The Republican Party Sees the Power of the Youth Vote — Why Don’t We?

Red background with image of a young voter holding her phone up for a selfie in front of a blue-toned "Vote" sign.

Radical right lawmakers are trying to make it harder for college students and young people to vote in states nationwide. They are suppressing the youth vote by enacting policies that bar students from being able to exercise their voting rights by using their student IDs, attempting to eradicate on-campus polling locations, and threatening to raise the voting age. Why? They recognize that young voters have helped decide the last several election cycles up and down the ballot and are doing everything possible to stop it.

As the CEO of Rise, and one of the youngest leaders in the democracy space at 25 years old, I am personally invested in the fight to ensure the voting rights of every college student and young person in America. Young people have always led change in this nation and today we hold the keys to its future. Since 2018, young voters have saved our democracy in places when and where it mattered the most: Arizona, Georgia, Michigan, Pennsylvania and Wisconsin. Without young voters showing up in record numbers, the attacks on our democracy over the last several years would be far more severe.

Despite our key role, in 2022, only about half of young voters were contacted by a campaign or organization in the lead-up to the midterm elections, according to CIRCLE at Tufts University. This lack of outreach reflects outdated stereotypes that young people will not turn out. Campaigns and groups instead spend on outreach to older voters who they see as being more reliable. But why would young people show up if we don’t even bother talking to them? If we are expected to play a role in protecting democracy, pundits, consultants, and candidates cannot continue to ignore us. 

That is why Rise is beginning our work in 2024 now and helping get out the vote in some key 2023 elections like Pennsylvania’s state Supreme Court race. Our college students and youth organizers are registering voters, engaging them around our issues, and training thousands of young people to lead efforts on the ground to combat the attacks on the youth vote. Building a strong foundation now is an essential part of achieving our North Star goal of breaking the youth voter turnout record in 2024. Rise is building a movement with our partners to achieve 60% youth voting in 2024, a feat that would nearly erase the turnout gap between younger and older voters.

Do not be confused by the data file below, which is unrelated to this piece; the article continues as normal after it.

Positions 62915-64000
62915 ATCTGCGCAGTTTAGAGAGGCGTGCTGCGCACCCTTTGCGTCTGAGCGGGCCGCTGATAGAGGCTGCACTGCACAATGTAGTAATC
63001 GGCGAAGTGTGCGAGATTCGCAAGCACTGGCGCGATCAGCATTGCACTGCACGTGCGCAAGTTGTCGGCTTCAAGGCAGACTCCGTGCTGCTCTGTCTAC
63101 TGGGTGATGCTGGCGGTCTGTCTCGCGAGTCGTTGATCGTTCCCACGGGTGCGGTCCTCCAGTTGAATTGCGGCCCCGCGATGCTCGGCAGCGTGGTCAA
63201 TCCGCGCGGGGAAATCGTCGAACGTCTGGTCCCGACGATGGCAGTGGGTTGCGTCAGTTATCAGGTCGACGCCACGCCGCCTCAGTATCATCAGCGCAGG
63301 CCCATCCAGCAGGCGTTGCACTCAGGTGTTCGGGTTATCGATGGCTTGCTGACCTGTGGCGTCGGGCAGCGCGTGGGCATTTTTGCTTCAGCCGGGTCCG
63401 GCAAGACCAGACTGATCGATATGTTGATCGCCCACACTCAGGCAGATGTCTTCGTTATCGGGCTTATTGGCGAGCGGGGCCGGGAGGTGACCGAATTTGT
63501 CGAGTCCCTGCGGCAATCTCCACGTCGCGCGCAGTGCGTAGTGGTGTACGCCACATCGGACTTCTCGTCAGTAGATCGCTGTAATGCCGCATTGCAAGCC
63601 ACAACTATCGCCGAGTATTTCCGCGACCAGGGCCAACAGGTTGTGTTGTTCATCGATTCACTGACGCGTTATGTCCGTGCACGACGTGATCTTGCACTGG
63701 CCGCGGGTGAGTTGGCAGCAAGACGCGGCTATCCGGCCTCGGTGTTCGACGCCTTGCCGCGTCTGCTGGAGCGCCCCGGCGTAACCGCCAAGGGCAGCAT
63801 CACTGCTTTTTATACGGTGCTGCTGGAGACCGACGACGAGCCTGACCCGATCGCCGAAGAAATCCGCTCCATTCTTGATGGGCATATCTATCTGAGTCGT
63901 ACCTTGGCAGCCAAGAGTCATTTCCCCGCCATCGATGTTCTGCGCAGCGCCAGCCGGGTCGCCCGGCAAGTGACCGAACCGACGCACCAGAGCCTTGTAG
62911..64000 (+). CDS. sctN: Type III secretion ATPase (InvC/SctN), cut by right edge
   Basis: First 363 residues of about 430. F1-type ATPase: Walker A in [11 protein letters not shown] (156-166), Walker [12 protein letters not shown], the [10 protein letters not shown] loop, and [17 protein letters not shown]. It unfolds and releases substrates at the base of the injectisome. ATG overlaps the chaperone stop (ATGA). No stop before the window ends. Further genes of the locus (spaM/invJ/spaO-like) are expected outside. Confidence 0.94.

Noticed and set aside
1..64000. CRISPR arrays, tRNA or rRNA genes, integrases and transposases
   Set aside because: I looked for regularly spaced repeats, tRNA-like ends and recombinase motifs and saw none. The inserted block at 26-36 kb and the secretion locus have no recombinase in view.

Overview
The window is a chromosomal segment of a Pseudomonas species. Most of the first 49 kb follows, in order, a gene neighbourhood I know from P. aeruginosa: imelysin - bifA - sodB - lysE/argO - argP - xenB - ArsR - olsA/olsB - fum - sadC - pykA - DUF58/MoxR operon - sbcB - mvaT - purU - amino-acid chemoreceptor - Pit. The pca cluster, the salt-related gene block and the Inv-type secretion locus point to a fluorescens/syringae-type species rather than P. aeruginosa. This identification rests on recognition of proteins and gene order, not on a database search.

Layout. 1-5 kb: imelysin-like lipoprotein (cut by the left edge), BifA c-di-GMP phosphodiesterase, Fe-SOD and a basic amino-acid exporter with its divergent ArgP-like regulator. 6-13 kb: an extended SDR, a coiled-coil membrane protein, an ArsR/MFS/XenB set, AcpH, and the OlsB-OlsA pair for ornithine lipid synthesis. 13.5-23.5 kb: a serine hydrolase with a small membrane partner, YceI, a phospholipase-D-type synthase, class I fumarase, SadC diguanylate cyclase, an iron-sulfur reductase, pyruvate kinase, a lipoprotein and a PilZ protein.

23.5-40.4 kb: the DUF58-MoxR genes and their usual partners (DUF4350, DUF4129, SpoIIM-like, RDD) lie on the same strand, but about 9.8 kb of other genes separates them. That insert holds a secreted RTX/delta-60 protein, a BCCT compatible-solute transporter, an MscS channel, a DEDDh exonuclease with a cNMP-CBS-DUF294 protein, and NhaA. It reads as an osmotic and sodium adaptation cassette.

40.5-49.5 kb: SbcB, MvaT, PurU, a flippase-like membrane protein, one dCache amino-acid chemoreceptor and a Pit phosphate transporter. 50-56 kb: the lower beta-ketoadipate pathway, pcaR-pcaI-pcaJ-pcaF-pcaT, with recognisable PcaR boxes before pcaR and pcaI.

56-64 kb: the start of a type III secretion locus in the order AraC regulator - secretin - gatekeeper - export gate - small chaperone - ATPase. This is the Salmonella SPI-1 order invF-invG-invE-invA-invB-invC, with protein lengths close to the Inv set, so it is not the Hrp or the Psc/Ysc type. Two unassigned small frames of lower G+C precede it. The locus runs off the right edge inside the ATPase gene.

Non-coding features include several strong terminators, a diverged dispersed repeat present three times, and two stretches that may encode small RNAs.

While we work to hit this milestone, we know that far right groups and lawmakers will do everything that they can to stand in our way. By undermining faith in elections and advancing measures that make it harder to vote because of bogus voter fraud claims, these forces do not want to see more youth participate. We have to fight to protect democracy while we also do the essential on the ground organizing work to win. What does that look like?

As a leader of a civic engagement organization and, more importantly, as a young voter, I am issuing a Bat-Signal to those that see our democracy is hanging in the balance.

We know that youth voter suppression is a policy problem that we can only address by building political power and exercising it at the ballot box, in the streets, in state legislatures, and, crucially, in the courts. For that to be possible, we must continue rallying record numbers of youth to elect leaders that will be on the side of justice. This means we must begin to organize now — not a few months before the election. Charlotte Hill of the Democracy Policy Initiative at UC Berkeley’s Goldman School of Public Policy argues that organizations like Rise must continue to hold states and elected officials accountable for their suppression efforts. However, we cannot do this alone. We need strong partners in established institutions and funders to stand with us and help make this work possible.